The Strong Female Character that Wasn’t: Female Leads & the Superhero Genre in the 21st Century

Hdl Handle:
http://hdl.handle.net/10149/620535
Title:
The Strong Female Character that Wasn’t: Female Leads & the Superhero Genre in the 21st Century
Authors:
Doran, F. (Fionnuala)
Affiliation:
Teesside University. Institute of Design Culture and the Arts
Citation:
Doran, F. (2016) 'The Strong Female Character that Wasn’t: Female Leads & the Superhero Genre in the 21st Century' Comics Forum, Leeds Central Library, Leeds, 3 - 4 November 2016
Conference:
Comics Forum, Leeds Central Library, Leeds, 3 - 4 November 2016
Issue Date:
3-Nov-2016
URI:
http://hdl.handle.net/10149/620535
Additional Links:
http://thoughtbubblefestival.com/events/comics-forum/
Abstract:
In this paper I interrogate the objectification of female leads in the mainstream, superhero genre of the comics industry and discusses how the continual dominance of male writers and editors mitigates against more authentic representations of women. I argue that the trope of the Strong Female Character depicts women’s empowerment as seen through a heterosexual male gaze that reinforces damaging and regressive stereotypes. Sexual objectification is repackaged as an empowered ownership of sexuality in female-led books, with appearance, behaviour and plot all aimed at titillating heterosexual male desire. I document the creation of a hostile and defensive attitude within the major publishers to reader criticism, and the barriers ‘group-think’ creates to non-male participation at writer and editorial level, particularly in regards to its effect on perceptions of quality and value. I also detail how homogenous groups lack a wider cultural perspective that renders them at greater risk of depicting female characters’ choices and actions in a way that alienates the readership. My approach to this misrepresentation is primarily informed by ‘Structural Aporia & White Masculinities: White Men Respond to the White Male Privilege Critique’ (Farough, 2003), ‘Hot, Black Leather, Whip: The (De)evolution of Female Protagonists in Action Cinema, 1960-2014’ (Heldman, Frankel and Holmes, 2016), C Wright Mills’ notion of an intersection between social theory and fiction, and the work of Irving Janis. I finish by looking at potential remedies for this institutionalisation of the male point of view and the barriers to change—such as ‘gender-blindness’—that mitigate against them.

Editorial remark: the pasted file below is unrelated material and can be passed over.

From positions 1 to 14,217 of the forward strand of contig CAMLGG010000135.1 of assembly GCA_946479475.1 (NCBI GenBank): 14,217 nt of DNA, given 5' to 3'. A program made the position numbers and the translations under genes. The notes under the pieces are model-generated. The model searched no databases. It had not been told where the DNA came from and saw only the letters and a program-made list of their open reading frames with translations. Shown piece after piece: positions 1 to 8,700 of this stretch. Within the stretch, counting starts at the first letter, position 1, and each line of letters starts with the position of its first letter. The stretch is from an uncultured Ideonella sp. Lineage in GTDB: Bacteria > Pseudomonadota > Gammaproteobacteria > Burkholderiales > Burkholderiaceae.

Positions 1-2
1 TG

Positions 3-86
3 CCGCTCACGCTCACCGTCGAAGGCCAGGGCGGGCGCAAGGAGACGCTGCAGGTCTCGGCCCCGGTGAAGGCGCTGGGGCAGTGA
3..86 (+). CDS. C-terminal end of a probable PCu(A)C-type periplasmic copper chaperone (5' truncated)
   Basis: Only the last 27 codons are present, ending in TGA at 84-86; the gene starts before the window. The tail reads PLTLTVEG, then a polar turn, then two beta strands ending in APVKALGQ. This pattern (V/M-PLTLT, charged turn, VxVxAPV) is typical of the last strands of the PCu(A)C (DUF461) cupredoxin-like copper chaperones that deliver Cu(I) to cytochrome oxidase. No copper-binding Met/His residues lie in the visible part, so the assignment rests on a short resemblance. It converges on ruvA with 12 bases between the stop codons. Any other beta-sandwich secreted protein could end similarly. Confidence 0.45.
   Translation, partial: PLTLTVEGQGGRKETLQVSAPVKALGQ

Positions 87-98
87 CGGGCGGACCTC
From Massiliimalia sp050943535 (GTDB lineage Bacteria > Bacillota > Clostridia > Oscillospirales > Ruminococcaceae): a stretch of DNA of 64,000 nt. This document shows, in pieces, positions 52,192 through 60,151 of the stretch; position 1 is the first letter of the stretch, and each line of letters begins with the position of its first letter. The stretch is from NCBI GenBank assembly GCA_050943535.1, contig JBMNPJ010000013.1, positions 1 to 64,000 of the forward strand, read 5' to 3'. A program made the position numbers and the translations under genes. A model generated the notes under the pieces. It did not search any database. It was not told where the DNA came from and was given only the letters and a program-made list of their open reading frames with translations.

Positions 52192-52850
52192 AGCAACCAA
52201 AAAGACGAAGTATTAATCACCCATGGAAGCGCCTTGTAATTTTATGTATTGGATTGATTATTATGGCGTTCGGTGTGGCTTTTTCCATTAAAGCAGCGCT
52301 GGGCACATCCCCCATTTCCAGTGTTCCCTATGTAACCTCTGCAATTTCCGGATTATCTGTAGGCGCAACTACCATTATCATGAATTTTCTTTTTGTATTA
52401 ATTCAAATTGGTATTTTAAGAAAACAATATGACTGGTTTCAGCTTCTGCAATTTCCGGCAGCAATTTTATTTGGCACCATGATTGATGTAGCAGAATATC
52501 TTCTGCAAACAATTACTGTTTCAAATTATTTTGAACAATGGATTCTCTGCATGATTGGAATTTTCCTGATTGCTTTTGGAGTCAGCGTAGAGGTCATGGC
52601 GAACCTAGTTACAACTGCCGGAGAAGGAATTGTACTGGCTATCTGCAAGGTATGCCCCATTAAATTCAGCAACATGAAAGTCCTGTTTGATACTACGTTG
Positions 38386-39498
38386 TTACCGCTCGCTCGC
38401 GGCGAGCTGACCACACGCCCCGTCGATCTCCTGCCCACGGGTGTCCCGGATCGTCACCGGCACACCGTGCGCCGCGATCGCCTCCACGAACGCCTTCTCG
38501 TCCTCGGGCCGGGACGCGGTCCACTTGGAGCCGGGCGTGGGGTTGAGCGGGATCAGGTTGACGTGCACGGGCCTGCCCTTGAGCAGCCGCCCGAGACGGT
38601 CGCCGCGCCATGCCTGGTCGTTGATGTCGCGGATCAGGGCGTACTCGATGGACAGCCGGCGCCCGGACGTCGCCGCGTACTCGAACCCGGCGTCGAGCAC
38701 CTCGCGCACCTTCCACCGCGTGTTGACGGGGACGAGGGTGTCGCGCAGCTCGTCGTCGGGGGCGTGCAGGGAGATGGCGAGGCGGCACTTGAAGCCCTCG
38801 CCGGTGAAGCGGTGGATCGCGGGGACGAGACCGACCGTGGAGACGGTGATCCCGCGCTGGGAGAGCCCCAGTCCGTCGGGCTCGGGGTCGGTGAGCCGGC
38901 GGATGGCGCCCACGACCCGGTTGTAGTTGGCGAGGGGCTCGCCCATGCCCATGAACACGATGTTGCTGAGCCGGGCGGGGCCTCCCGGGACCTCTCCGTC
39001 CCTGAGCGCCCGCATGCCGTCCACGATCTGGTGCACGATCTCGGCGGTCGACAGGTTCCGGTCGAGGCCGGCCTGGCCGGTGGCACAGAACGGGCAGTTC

Type:
Meetings and Proceedings
Language:
en

Full metadata record

DC FieldValue Language
dc.contributor.authorDoran, F. (Fionnuala)en
dc.date.accessioned2016-09-19T16:45:26Z-
dc.date.available2016-09-19T16:45:26Z-
dc.date.issued2016-11-03-
dc.identifier.urihttp://hdl.handle.net/10149/620535-
dc.description.abstractIn this paper I interrogate the objectification of female leads in the mainstream, superhero genre of the comics industry and discusses how the continual dominance of male writers and editors mitigates against more authentic representations of women. I argue that the trope of the Strong Female Character depicts women’s empowerment as seen through a heterosexual male gaze that reinforces damaging and regressive stereotypes. Sexual objectification is repackaged as an empowered ownership of sexuality in female-led books, with appearance, behaviour and plot all aimed at titillating heterosexual male desire. I document the creation of a hostile and defensive attitude within the major publishers to reader criticism, and the barriers ‘group-think’ creates to non-male participation at writer and editorial level, particularly in regards to its effect on perceptions of quality and value. I also detail how homogenous groups lack a wider cultural perspective that renders them at greater risk of depicting female characters’ choices and actions in a way that alienates the readership. My approach to this misrepresentation is primarily informed by ‘Structural Aporia & White Masculinities: White Men Respond to the White Male Privilege Critique’ (Farough, 2003), ‘Hot, Black Leather, Whip: The (De)evolution of Female Protagonists in Action Cinema, 1960-2014’ (Heldman, Frankel and Holmes, 2016), C Wright Mills’ notion of an intersection between social theory and fiction, and the work of Irving Janis. I finish by looking at potential remedies for this institutionalisation of the male point of view and the barriers to change—such as ‘gender-blindness’—that mitigate against them.en
dc.language.isoenen
dc.relation.urlhttp://thoughtbubblefestival.com/events/comics-forum/en
dc.titleThe Strong Female Character that Wasn’t: Female Leads & the Superhero Genre in the 21st Centuryen
dc.typeMeetings and Proceedingsen
dc.contributor.departmentTeesside University. Institute of Design Culture and the Artsen
dc.identifier.conferenceComics Forum, Leeds Central Library, Leeds, 3 - 4 November 2016en
or.citation.harvardDoran, F. (2016) 'The Strong Female Character that Wasn’t: Female Leads & the Superhero Genre in the 21st Century' Comics Forum, Leeds Central Library, Leeds, 3 - 4 November 2016-
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